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Greenpeace intercepts fish oil tanker as dramatic industry expansion threatens livelihoods in West Africa

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Greenpeace intercepts fish oil tanker as dramatic industry expansion threatens livelihoods in West Africa

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Photo by Bloomberg

7th October 2021

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/ MEDIA STATEMENT / The content on this page is not written by Polity.org.za, but is supplied by third parties. This content does not constitute news reporting by Polity.org.za.

Activists from the Greenpeace ship Rainbow Warrior in the English Channel have intercepted a tanker transporting fish oil taken from West Africa, as an investigation by Greenpeace Africa reveals recent trade figures showing that the fishmeal and fish oil industry in the region has grown at an alarming rate during the COVID-19 pandemic.

“This is big business stripping life from our oceans, and depriving our fishing communities of their livelihoods. The science is clear, it will soon be too late. They must stop now,” said Dr Aliou Ba, oceans campaign manager for Greenpeace Africa. Greenpeace is demanding action by importers and regional governments to end this damaging trade.

Every year, more than half a million tonnes of fish are caught from West African waters to be processed as fish meal and fish oil in order to feed farmed fish, livestock and pets in Asia and Europe, according to a previous report by Greenpeace Africa and Changing Markets. This amount of fish would be enough to feed 33 million people in a region subject to significant food insecurity and where fish prices have rocketed in many areas as fish populations plunge, the same report also found.[1]

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Figures released by Greenpeace Africa today indicate that from Mauritania alone, fish meal exports rose by 16% in 2020 with fish oil exports to the European Union up 6% in the same year.

Today the Greenpeace ship Rainbow Warrior intercepted the fish oil tanker Key Sund in the English Channel off the northern tip of Normandy. Activists held a banner reading:  “Cargill, Mowi, Skretting, BioMar: Was this fish oil stolen for you?”, while an audio system played recordings in which fishers and fish processors from West Africa who could not join the action due to the pandemic vowed to continue their fight against the fishmeal and fish oil importers, who they accused of stealing fish from their community and threatening their jobs and a key source of food. On Monday 4 October, women fish processors held a demonstration at the Mballing fish processing site in Mbour, Senegal, to coincide with Greenpeace’s interception of the Key Sund.[3]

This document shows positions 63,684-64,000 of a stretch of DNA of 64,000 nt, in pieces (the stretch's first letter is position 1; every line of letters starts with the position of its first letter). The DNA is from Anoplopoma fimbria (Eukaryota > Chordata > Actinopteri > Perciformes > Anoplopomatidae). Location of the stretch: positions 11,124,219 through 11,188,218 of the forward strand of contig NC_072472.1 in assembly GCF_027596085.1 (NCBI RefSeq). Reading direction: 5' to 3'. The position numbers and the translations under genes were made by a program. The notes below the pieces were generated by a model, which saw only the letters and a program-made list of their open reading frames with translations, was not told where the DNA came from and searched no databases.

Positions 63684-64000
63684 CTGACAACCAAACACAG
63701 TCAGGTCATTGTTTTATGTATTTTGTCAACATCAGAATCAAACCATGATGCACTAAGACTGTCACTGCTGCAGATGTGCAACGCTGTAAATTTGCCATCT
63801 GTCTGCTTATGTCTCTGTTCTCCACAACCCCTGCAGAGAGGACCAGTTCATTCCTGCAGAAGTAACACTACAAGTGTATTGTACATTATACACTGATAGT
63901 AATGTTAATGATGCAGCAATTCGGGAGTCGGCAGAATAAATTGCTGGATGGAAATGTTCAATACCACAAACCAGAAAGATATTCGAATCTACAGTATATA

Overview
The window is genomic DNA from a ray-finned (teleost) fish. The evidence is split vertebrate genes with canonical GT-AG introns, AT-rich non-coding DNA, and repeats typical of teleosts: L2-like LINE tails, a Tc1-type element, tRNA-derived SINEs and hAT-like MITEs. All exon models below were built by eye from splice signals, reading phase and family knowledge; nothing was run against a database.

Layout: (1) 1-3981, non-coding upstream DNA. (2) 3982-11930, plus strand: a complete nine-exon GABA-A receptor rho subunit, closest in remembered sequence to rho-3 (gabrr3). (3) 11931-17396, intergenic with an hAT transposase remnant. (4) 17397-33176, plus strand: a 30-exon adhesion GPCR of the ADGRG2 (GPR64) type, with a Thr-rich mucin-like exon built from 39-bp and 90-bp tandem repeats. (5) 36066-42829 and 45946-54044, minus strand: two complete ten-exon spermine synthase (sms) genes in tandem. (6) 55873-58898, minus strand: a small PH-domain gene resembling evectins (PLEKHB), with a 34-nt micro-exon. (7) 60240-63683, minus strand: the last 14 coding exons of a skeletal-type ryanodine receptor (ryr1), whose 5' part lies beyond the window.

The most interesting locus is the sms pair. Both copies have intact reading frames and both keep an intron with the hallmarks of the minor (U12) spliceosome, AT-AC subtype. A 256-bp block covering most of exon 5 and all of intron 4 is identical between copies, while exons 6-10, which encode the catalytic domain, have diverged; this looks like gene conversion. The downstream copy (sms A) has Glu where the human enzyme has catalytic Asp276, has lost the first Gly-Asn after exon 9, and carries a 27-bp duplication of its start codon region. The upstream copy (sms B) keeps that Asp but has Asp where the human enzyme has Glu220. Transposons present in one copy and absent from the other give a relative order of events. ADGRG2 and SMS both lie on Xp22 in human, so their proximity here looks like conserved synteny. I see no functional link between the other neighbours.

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“The fish they used to produce this oil should be bought and sold in local markets,” said Fatou Samba, president of the women fish processor’s association, from Bargny, Senegal. “It could be creating jobs and feeding people in my community, or anywhere in West Africa. But instead it will be fed to farmed fish and animals in Europe. This has to end, before this crucial source of food and jobs for us is destroyed."

Seventy per cent of fish oil is used for fish farming, and the European sector is driven by four major aquafeed companies: BioMar from Denmark, and EWOS/Cargill, Mowi and Skretting from Norway. According to Greenpeace Africa these companies have in recent years sourced fishmeal and fish oil from Mauritania to produce aquafeed for farmed salmon.[1]

UN Food and Agriculture Organization scientists have stressed “the urgency of taking strong action” to reduce the amount of fish caught in the region,[4] where the fishmeal and fish oil industry is threatening the food security and livelihoods of millions.

Greenpeace is demanding that fishmeal and fish oil importers including EWOS/Cargill, Mowi, Skretting and BioMar stop sourcing fishmeal and fish oil from West Africa. Additionally, campaigners are calling on the region’s governments to phase out the use of fish fit for human consumption in the production of aquafeed and animal feed, and to establish effective regional management of small pelagic fish resources. Greenpeace is also campaigning for a Global Ocean Treaty to allow for the creation of vast ocean sanctuaries, free from harmful human activity, across more than a third of the world’s oceans by 2030.

  

Issued by Communications Coordinator, Greenpeace Africa, Richard Power Sayeed

  

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